Even Resume Writers Have Stopped Using This Format & You Should Too
Resumes go through trends like any other business. It can be confusing, and a lot of effort to find the best format for your industry and your experience. It's our full-time job to stay on top of these trends and know what formats work best for each client. So here is an insider secret we’d like to share with you. There is one format we've stopped using all together and you should too.
This resume became popular for those with gaps in their employment history or those who were shifting gears in their career and wanting to branch into a new direction. Unlike the standard chronological resume that lists your work history from most recent backward, a functional resume focuses solely on your core skills with brief examples of how you put them into action and an even skimpier listing of past employers. It lacks a lot of the depth and information a typical resume presents, and that is part of the problem.
The idea behind the functional resume is that it paints you in a more flattering light by leading off with your best skills while hiding job hopping, inexperience in the desired field, or time you spent unemployed. This makes sense, in theory, but it fails in practice. Recruiters and hiring managers see this format as a red flag, and many will toss it out for that very reason. They know you're hiding something, and you're not fooling anyone with it.
Think of it like this; it is like taking a picture with Vaseline on the lens in a world that expects HD!
If the likelihood of this resume landing in a hiring manager’s trash bin isn’t enough to convince you to stop using this format, let’s look more closely at some of the ways it fails you.
The functional setup is entirely too subjective. Most people don't provide enough quantifiable data on their resume in general. This format is even weaker when it comes to hard facts. The skills section tends to be very vague and lacking the concrete examples employers look for to examine how you've put concepts into practice. Not to mention, most people don’t have a great understanding of their real skills, to begin with, so these lists look more like personality profiles rather than a culmination of their professional abilities. These types of lists do almost nothing to help employers visualize your value.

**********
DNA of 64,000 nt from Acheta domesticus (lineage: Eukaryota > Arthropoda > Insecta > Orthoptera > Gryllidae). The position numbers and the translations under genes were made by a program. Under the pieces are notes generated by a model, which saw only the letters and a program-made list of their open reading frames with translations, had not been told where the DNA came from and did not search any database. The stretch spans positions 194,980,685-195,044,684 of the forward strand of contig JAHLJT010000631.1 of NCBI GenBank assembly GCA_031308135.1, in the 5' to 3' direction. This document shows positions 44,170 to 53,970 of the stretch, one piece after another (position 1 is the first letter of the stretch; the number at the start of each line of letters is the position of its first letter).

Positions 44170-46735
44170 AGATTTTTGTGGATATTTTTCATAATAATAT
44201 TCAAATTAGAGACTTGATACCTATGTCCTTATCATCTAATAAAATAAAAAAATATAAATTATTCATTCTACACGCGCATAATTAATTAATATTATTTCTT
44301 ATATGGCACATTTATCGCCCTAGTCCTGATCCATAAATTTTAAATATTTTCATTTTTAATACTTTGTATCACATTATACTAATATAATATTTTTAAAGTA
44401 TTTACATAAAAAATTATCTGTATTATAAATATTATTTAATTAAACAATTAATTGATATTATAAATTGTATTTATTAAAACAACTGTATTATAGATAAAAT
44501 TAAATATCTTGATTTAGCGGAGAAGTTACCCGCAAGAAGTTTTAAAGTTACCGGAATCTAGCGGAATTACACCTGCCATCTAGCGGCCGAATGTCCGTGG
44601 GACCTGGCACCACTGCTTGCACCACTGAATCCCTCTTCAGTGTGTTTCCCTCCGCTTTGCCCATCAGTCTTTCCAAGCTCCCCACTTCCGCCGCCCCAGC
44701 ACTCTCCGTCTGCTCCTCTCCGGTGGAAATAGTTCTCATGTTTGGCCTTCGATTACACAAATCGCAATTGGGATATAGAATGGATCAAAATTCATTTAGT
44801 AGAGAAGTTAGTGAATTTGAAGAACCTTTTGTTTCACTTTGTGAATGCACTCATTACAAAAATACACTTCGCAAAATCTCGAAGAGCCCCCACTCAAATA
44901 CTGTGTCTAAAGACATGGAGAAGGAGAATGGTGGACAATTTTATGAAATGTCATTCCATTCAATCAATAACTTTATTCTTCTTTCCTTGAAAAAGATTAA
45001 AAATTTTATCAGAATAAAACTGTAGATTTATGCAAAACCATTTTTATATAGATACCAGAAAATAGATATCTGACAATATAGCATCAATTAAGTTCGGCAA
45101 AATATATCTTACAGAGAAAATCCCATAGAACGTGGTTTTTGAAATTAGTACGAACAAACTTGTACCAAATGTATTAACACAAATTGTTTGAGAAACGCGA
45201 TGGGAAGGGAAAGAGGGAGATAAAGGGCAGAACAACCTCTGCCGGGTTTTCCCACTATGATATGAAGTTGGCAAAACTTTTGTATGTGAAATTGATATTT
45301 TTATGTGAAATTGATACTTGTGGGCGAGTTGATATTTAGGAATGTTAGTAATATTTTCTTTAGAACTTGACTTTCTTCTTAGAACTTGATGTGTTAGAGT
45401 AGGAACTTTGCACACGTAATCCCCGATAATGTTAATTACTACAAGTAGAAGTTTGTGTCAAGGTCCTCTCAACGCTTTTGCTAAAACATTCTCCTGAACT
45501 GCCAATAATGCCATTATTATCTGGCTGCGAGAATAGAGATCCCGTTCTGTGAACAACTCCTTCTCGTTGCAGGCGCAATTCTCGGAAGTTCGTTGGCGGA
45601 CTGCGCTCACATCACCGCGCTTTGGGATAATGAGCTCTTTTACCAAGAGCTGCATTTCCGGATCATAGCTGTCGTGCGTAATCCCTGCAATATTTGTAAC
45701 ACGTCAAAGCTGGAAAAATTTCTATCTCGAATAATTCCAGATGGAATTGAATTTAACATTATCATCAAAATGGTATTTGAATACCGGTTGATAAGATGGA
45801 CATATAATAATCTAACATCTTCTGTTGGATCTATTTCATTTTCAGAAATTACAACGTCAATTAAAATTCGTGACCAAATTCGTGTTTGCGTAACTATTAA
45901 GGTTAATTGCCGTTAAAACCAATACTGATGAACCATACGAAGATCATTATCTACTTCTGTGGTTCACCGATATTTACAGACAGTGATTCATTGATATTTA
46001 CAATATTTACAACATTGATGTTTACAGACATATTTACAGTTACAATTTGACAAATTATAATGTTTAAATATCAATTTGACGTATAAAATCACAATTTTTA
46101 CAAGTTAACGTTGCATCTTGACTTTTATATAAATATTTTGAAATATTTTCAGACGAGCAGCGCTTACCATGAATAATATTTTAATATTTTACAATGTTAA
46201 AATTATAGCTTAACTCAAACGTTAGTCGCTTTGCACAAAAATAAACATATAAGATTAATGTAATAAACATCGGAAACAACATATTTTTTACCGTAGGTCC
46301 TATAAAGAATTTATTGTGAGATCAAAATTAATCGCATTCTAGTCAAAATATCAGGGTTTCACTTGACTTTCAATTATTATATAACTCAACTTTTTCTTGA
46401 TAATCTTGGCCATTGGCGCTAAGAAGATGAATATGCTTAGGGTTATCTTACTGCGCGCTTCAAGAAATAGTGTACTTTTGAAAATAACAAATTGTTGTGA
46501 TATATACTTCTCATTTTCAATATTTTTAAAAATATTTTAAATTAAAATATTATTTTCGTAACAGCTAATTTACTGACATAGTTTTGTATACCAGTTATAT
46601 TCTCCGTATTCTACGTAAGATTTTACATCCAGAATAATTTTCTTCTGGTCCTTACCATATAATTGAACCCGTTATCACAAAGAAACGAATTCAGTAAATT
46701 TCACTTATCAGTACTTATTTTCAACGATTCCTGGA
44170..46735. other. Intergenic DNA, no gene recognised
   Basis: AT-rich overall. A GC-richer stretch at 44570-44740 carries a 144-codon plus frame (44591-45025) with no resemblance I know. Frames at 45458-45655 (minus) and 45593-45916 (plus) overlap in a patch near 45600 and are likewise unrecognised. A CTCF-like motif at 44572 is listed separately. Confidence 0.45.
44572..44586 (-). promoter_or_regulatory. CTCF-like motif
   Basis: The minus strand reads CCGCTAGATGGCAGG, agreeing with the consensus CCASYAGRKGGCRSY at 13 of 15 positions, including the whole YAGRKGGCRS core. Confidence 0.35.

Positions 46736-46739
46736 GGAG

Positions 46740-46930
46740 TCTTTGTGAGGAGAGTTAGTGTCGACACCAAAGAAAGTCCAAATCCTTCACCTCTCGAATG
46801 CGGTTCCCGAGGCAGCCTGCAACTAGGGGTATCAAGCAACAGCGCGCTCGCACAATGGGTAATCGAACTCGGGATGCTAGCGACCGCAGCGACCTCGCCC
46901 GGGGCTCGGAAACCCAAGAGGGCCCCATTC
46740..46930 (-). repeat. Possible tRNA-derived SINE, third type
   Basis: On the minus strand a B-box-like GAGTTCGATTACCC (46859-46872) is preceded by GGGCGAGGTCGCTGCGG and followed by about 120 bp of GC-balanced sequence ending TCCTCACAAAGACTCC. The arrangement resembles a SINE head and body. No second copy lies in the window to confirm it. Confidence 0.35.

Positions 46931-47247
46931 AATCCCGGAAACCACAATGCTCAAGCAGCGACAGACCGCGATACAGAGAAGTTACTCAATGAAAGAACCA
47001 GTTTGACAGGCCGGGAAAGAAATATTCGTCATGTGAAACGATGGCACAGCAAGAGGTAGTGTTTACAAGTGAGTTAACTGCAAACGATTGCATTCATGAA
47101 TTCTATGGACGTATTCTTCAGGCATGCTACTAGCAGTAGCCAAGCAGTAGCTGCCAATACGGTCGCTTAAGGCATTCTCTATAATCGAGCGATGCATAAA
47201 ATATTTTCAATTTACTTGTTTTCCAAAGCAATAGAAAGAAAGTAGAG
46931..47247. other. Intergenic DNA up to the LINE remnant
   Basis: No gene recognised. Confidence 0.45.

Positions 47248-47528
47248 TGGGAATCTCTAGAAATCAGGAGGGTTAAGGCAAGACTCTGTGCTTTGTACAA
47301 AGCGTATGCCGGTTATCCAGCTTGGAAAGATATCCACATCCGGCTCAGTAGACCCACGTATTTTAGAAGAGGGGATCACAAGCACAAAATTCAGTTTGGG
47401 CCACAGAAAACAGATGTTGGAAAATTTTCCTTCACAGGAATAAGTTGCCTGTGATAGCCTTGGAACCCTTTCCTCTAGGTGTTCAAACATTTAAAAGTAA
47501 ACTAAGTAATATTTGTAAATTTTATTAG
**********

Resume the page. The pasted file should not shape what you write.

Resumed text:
Resumes are tricky business. You must understand the point of view of the people reviewing them. They're not looking for your opinion of yourself but solid examples of where you've been and what you've contributed while you're there. Dates of employment, titles, and the scope of your work are just plain essentials! A functional resume just skims over all those points and comes off as more of a career biography.
Employers don't have time to read this long narrative nor do they want that type of record of your past employment. They need A LOT more information than you are giving them yet they have no desire, or investment in you at this preliminary stage, to seek it out.
Steer clear of this formatting and stick with the chronological resume. Even if you've had a slight gap or you want to change industries there are better ways to explain and identify this information. A functional resume massively undersells you!
Write your resume based on your merits and you won't go wrong. Many people are taking time off or trying out new paths in their career these days that it's not as big of a problem as it used to be. Trying to hide it makes it looks like there is an issue. Be straightforward with where you've been and where you're going but be ready to answer questions. A good hiring manager will ask you questions about gaps or why you left your own role behind. If you can explain them honestly yet professionally, it shouldn't stop you from landing a great role.
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